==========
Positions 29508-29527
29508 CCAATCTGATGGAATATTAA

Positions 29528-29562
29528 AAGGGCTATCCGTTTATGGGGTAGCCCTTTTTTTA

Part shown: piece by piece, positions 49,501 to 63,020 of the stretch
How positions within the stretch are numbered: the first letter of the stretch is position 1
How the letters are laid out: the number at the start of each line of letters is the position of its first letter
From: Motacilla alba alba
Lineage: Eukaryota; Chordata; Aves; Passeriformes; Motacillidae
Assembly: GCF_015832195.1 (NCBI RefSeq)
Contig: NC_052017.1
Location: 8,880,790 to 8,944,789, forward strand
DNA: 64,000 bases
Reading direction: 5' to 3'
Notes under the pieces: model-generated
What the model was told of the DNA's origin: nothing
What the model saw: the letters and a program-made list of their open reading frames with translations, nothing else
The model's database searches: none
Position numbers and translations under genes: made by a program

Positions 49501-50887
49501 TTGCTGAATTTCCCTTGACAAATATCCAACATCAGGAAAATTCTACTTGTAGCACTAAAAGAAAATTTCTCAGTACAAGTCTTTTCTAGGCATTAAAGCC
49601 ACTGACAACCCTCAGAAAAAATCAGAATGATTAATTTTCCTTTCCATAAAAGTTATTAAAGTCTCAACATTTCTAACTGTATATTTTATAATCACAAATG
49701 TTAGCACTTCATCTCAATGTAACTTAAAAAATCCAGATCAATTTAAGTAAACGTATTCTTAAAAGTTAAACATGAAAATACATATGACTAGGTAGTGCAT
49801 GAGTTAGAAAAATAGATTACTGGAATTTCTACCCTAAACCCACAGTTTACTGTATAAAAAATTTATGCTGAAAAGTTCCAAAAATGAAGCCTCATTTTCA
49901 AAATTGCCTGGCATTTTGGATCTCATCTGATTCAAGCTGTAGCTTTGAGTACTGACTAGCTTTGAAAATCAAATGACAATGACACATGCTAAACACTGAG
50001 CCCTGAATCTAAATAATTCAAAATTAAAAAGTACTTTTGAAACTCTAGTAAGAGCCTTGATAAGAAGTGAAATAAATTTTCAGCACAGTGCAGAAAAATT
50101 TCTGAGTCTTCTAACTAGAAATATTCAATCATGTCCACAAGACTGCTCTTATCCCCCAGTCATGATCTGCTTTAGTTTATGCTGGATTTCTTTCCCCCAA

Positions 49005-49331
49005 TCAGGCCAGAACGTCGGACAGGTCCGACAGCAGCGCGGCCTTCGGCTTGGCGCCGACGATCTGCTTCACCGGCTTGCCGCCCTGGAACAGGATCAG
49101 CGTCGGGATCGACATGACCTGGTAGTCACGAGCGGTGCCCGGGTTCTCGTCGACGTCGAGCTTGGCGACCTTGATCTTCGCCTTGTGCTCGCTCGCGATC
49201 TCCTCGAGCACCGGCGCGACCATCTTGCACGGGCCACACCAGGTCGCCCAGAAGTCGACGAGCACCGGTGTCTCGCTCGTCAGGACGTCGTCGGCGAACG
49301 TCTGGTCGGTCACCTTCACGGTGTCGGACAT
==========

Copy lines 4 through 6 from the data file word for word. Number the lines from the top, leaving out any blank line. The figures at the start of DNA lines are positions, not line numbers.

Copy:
29528 AAGGGCTATCCGTTTATGGGGTAGCCCTTTTTTTA

Part shown: piece by piece, positions 49,501 to 63,020 of the stretch
How positions within the stretch are numbered: the first letter of the stretch is position 1